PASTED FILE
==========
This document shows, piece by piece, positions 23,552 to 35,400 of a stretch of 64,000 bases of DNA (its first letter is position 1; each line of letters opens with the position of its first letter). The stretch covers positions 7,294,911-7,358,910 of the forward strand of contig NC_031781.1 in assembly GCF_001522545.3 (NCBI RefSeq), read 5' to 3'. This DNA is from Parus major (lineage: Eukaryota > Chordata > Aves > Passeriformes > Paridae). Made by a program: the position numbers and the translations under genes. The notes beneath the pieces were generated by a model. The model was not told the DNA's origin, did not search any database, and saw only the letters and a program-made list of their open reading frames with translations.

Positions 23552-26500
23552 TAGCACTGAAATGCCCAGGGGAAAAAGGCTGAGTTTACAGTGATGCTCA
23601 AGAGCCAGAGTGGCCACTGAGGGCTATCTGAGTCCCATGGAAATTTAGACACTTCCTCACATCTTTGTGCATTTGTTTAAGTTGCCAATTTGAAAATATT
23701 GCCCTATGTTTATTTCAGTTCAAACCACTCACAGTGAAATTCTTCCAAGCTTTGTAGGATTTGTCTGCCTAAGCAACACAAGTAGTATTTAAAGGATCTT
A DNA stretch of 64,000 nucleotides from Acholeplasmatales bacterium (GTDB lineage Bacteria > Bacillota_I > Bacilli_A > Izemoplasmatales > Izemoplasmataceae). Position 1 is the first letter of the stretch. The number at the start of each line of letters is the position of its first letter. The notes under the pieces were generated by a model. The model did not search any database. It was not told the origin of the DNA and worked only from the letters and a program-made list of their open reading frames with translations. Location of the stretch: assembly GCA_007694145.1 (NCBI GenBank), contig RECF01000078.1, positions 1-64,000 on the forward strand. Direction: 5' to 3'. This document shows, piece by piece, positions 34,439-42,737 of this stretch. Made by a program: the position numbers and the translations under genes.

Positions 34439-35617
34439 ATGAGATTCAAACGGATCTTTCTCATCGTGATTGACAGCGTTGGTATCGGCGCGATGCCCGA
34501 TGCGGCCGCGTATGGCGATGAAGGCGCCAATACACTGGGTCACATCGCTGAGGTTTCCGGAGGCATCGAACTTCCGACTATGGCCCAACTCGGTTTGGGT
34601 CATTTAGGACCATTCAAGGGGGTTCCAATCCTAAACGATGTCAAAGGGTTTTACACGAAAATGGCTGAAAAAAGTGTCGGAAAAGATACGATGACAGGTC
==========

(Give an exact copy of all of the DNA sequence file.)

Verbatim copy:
This document shows, piece by piece, positions 23,552 to 35,400 of a stretch of 64,000 bases of DNA (its first letter is position 1; each line of letters opens with the position of its first letter). The stretch covers positions 7,294,911-7,358,910 of the forward strand of contig NC_031781.1 in assembly GCF_001522545.3 (NCBI RefSeq), read 5' to 3'. This DNA is from Parus major (lineage: Eukaryota > Chordata > Aves > Passeriformes > Paridae). Made by a program: the position numbers and the translations under genes. The notes beneath the pieces were generated by a model. The model was not told the DNA's origin, did not search any database, and saw only the letters and a program-made list of their open reading frames with translations.

Positions 23552-26500
23552 TAGCACTGAAATGCCCAGGGGAAAAAGGCTGAGTTTACAGTGATGCTCA
23601 AGAGCCAGAGTGGCCACTGAGGGCTATCTGAGTCCCATGGAAATTTAGACACTTCCTCACATCTTTGTGCATTTGTTTAAGTTGCCAATTTGAAAATATT
23701 GCCCTATGTTTATTTCAGTTCAAACCACTCACAGTGAAATTCTTCCAAGCTTTGTAGGATTTGTCTGCCTAAGCAACACAAGTAGTATTTAAAGGATCTT
A DNA stretch of 64,000 nucleotides from Acholeplasmatales bacterium (GTDB lineage Bacteria > Bacillota_I > Bacilli_A > Izemoplasmatales > Izemoplasmataceae). Position 1 is the first letter of the stretch. The number at the start of each line of letters is the position of its first letter. The notes under the pieces were generated by a model. The model did not search any database. It was not told the origin of the DNA and worked only from the letters and a program-made list of their open reading frames with translations. Location of the stretch: assembly GCA_007694145.1 (NCBI GenBank), contig RECF01000078.1, positions 1-64,000 on the forward strand. Direction: 5' to 3'. This document shows, piece by piece, positions 34,439-42,737 of this stretch. Made by a program: the position numbers and the translations under genes.

Positions 34439-35617
34439 ATGAGATTCAAACGGATCTTTCTCATCGTGATTGACAGCGTTGGTATCGGCGCGATGCCCGA
34501 TGCGGCCGCGTATGGCGATGAAGGCGCCAATACACTGGGTCACATCGCTGAGGTTTCCGGAGGCATCGAACTTCCGACTATGGCCCAACTCGGTTTGGGT
34601 CATTTAGGACCATTCAAGGGGGTTCCAATCCTAAACGATGTCAAAGGGTTTTACACGAAAATGGCTGAAAAAAGTGTCGGAAAAGATACGATGACAGGTC